A few days after the opening the museum showed a photographic exhibition about social peace, titled Peace and US made by Andrew Niculescu. For more information, please see the museum’s website.

Mexico: Monterrey Installs Municipal Council of Social Prevention of Violence

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An article from Posta (translation by CPNN)

As of this Thursday [March 22], the municipality of Monterrey has a Municipal Council for the Social Prevention of Violence and Crime comprised of representatives of academia, society and the business sector, as well as municipal officials. It will be responsible for coordinating public policies and coordinating with other government bodies on the issue of prevention of violence.

Mayor Adrián de la Garza addressed the Council, saying that, among its faculties, the members should formulate plans, programs and actions for the prevention of violence and crime and should start a diagnosis of the causes that generate this problem and evaluate the social impact of the plans they carry out, in addition to promoting training in this area.

“Reacting after violence has occurred may help to lower some incidence, and provide some feeling of justice, but in reality it does not alleviate the problem. What society is looking for that there is less violence, that there is less insecurity, that there is less criminal incidence. The key to this is preventive actions”, he emphasized.

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(Click here for the Spanish original of this article)

Questions for this article:

How can culture of peace be developed at the municipal level?

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After the Council took up the initiative, a collaboration agreement was signed with the Civil Association RENACE, to implement the project of “Psychosocial support to adolescents in conflict with the Law” with which they will give advice to young people detained for administrative offenses.
In addition, the group will support the Council to identify antisocial behavior and its causes, to generate preventive actions, to develop operating rules to achieve the objectives and to measure results.

* Pearl Leticia Guadalupe Montemayor García, Director of Citizen Services of the Center for Citizen Integration (CIC)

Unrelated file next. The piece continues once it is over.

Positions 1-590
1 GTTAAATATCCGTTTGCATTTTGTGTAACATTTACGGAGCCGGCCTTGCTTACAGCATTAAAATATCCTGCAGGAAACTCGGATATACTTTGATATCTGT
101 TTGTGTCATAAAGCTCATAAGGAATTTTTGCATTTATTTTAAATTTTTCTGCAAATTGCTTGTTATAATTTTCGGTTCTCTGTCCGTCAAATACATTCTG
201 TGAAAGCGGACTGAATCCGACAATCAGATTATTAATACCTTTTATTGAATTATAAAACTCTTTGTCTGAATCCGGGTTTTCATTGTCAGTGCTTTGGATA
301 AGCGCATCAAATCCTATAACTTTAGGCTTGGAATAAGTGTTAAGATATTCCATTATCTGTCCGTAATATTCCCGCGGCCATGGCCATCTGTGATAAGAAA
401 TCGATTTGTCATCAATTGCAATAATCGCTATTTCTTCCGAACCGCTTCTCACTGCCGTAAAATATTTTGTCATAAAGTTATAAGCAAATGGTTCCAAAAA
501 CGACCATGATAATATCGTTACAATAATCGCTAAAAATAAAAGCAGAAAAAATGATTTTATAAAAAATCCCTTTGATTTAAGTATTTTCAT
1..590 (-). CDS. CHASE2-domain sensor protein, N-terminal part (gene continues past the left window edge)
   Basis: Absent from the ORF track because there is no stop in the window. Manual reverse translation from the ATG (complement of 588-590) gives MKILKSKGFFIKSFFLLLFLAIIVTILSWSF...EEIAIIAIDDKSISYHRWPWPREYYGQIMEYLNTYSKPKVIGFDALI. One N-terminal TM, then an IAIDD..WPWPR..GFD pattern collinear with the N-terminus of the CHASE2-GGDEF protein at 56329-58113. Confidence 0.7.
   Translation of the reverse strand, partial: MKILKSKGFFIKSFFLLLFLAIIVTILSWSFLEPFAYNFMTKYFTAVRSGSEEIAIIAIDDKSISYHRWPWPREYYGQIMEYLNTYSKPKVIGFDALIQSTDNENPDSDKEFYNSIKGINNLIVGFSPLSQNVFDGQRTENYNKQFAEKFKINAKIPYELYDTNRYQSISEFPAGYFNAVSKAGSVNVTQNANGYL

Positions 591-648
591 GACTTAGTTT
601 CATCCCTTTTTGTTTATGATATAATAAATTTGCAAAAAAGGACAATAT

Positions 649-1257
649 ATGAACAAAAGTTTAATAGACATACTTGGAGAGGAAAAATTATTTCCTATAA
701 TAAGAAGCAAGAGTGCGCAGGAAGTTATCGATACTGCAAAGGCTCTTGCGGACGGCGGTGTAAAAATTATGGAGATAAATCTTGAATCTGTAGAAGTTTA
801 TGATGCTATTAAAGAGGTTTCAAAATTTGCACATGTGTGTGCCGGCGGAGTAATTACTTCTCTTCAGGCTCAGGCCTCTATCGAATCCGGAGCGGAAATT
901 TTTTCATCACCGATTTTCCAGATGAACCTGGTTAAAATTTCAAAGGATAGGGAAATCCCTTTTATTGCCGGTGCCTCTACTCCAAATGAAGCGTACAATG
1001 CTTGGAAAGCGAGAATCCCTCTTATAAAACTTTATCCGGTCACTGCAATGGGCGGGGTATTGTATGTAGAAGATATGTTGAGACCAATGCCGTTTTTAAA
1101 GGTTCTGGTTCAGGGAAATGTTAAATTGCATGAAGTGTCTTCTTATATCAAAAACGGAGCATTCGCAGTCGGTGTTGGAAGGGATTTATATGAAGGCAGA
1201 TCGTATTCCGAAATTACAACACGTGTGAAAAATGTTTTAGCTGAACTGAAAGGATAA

* Rosa Nelly Pérez Mares, Regional Coordinator of Youth Services A.C. (SERAJ)
* María del Consuelo Bañuelos Lozano, Director of Peace Promotion. Martín Carlos Sánchez Bocanegra, General Director of RENACE, A. B. P.
* Silvia Camarillo Vázquez, Director of the Monterrey Operational Unit of Youth Integration Centers A.C. (CIJ)

The Counselors of the academic community are:

* Juan García Rodríguez, Criminology Coordinator of the Faculty of Law and Criminology of the UANL [Universidad Autónoma de Nuevo León].
* Julia Leticia Neira Tijerina, Director of Management of the Urban Environment, Purísima-Alameda District of U-Erre
* Karla Guadalupe Samaniego Pérez, Coordinator of the Faculty of Law and Legal Sciences of the Metropolitan University of Monterrey.
* Rogelio Manuel Cortés Leal, Director of Citizen Planning of ITESM [Monterrey Institute of Technology and Higher Education]
* Julio César Treviño Leal, Professor at the José Martí University of Latin America.

Directors of the business sector:

* Dimas Padrón, In charge of Vial and Patrimonial affairs of Arca Continental S.A.B de C.V.
* Deassy Daniela Juangorena Hernández, Special Projects Advisor of the Senda Group.
* Reynaldo Osorio Fernández, National Head of Labor and Patrimonial Protection of OXXO.
* Estefany Elizabeth Mercado Cortés, Regional Manager of Human Resources of SEARS.
* César Alejandro Villarreal Treviño, president of the National Chamber of the Restaurant Industry and Seasoned Foods (CANIRAC)

(Thanks to Rogelio Cortés, the CPNN reporter for this article).

Mayors for Peace around the world

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An article by CPNN based on the news flash of Mayors for Peace

The March 2018 news flash of Mayors for Peace describes initiatives around the world.